“Stuck under the Nakba tree”: barred from Palestine but unable to find comfort in Canada

Dr. Mowafa Said Househ was born in Edmonton to a family of Palestinian refugees. In an intimate and sometimes painful autobiography, Househ paints a portrait of an unhappy Muslim family finding it difficult to fit into a sometimes indifferent, sometimes racist Canadian society. Today, he has a Ph.D. and a part-time position at the University of Victoria. But despite what most people would call “success”, he has returned to live in the gulf region. Why can’t he find happiness in Canada? Read his book and find out…

Canada is a country of immigrants. Apart from the 2 or 3 million indigenous Canadians, the other 35 million of us are immigrants or the descendants of immigrants.

Immigrants live in two cultures – the old culture from “back home”, and the new one in the new country. Most long to return to the comfortable embrace of the old country – some to live permanently, others just to visit to visit family and “soak up” the food, music and culture. Many “new Canadians” do in fact return regularly to visit family in India, Pakistan, China and elsewhere.

But one kind of immigrant is special. Palestinians cannot return to the old country. They have been permanently expelled from their homeland by Israel. Israel refuses to allow Palestinians to return to live in Palestine (now called Israel) – even using deadly force if they choose to. Some Palestinians who have become citizens of countries friendly to Israel (like Canada) are allowed to visit on a temporary visa, but usually after enduring hours of interrogation and sometimes even humiliation, by Israeli security on arrival.

After their expulsion in 1947/48, Palestinian families were scattered around the world. Over 3 million refugees and their descendants still live in the “temporary” camps set up for them 75 years ago in neighbouring countries. Many others live a kind of “nomadic” existence, never quite being able to settle down in the Gulf countries. The “luckiest” ones found refuge in Europe, the USA and Canada. But despite getting citizenship, most still have mentally their “suitcases packed and ready to return”. A return that the world keeps promising them, but doesn’t ever deliver.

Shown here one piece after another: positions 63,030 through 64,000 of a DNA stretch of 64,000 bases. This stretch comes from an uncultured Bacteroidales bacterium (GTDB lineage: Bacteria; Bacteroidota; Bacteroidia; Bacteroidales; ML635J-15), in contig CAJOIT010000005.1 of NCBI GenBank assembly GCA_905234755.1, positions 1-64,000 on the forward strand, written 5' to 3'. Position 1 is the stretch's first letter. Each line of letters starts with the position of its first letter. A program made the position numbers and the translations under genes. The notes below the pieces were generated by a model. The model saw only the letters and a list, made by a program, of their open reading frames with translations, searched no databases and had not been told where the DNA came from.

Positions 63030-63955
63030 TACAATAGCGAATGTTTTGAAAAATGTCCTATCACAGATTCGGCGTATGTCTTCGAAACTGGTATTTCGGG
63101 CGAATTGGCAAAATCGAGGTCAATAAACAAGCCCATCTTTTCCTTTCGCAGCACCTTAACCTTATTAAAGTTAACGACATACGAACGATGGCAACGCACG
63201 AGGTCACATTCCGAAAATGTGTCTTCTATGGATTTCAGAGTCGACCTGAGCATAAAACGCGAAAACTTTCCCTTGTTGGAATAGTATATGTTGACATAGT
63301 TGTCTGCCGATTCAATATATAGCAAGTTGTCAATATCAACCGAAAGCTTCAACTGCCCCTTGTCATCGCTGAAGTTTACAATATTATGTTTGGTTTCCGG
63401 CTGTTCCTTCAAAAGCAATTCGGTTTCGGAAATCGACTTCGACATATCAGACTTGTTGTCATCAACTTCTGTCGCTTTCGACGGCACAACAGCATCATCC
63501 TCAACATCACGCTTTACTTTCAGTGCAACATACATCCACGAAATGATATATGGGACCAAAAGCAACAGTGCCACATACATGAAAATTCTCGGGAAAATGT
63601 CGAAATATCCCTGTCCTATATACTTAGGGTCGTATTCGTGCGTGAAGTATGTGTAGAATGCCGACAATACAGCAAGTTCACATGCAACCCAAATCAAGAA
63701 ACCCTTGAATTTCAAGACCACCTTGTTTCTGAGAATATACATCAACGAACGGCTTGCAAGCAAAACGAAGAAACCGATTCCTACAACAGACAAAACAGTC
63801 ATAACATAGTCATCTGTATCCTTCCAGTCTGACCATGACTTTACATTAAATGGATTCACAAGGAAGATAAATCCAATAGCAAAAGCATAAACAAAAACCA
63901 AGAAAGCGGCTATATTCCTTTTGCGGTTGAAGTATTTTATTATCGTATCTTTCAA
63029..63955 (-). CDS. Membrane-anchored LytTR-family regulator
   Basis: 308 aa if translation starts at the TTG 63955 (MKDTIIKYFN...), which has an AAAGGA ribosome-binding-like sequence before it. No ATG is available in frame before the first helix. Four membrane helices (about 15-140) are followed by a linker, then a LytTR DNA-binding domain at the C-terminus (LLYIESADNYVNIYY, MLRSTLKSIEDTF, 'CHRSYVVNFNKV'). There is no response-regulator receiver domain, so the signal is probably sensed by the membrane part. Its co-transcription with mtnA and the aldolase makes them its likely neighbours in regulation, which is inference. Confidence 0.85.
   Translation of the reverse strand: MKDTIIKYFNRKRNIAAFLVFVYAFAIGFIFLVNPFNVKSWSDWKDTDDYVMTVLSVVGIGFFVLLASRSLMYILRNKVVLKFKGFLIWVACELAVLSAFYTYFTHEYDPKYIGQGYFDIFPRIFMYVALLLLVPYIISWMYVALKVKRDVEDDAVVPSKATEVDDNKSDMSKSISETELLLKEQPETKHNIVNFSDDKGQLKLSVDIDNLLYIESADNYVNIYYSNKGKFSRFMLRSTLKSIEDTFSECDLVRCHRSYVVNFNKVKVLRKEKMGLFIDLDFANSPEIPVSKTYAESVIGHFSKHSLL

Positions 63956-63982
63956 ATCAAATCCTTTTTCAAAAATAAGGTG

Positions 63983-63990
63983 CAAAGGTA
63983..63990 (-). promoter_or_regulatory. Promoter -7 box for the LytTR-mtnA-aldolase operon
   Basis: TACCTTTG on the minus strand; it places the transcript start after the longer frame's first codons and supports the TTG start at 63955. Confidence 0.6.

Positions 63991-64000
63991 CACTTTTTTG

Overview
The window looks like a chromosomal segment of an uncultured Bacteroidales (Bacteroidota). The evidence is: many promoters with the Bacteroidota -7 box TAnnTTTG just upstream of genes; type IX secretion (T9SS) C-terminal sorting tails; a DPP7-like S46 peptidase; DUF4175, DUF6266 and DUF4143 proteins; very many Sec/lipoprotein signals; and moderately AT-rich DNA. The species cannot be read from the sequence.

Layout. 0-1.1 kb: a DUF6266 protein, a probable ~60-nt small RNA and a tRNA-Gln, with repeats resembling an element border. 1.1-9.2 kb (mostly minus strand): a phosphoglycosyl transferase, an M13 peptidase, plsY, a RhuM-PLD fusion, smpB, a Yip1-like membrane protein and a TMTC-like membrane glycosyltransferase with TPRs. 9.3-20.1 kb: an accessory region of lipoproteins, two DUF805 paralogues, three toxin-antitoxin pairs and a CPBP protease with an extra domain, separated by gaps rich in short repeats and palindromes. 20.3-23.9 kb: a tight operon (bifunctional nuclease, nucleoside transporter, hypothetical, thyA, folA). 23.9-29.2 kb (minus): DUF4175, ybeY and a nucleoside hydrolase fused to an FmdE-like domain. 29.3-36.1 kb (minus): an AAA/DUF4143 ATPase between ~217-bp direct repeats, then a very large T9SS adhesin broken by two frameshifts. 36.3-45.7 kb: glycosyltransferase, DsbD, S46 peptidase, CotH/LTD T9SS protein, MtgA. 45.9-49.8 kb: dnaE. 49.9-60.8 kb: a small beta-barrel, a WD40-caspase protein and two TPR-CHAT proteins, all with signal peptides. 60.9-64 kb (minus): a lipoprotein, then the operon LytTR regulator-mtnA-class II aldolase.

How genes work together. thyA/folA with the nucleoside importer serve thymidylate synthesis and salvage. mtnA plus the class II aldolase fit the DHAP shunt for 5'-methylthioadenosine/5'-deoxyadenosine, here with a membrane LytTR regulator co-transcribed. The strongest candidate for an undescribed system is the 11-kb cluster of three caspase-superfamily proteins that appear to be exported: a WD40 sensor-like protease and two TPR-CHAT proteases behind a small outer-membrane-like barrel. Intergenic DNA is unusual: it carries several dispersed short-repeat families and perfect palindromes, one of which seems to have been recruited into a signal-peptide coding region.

Dr. Mowfa Said Househ’s book, “Under the Nakba Tree” is a thoughtful reflection on living as a Palestinian in Canada yearning to find a place he can call home. He describes a difficult life, as money problems and divorce put family relationships under strain, his own path as a rebellious and unhappy youth, and finally embarking on a serious and successful career as a medical researcher.

In his memoir, Househ observes that “Arab refugees are not the only people who have faced forced displacement from traditional lands and intentional settler policies of trying to decrease life chances in emerging generations.” He draws parallels between his family’s story of fragmentation and displacement from Palestine and the displacement of Indigenous peoples from their land in what is now settler Canada.

Dr. Househ has become a “success” in Canadian terms. But “success” hasn’t brought him peace or the acceptance he longs for.

That discomfort is shared by many other Palestinian Canadians. “I have been here since age 6 and have no great desire to go back to live permanently in either Palestine or Israel”, a Palestinian Canadian told me recently. “I have accepted Canada as my home.  However, Canada has not quite accepted me. Canadian culture, spoken or unspoken, is still largely a Zionist one in which Israelis are right and Palestinians are anti-semitic troublemakers.”

Today Dr. Househ lives in Qatar but continues to have a post as an adjunct Professor at the University of Victoria. Every Palestinian trajectory is different. But the themes of expulsion, rejection, acceptance and longing recur with frequency.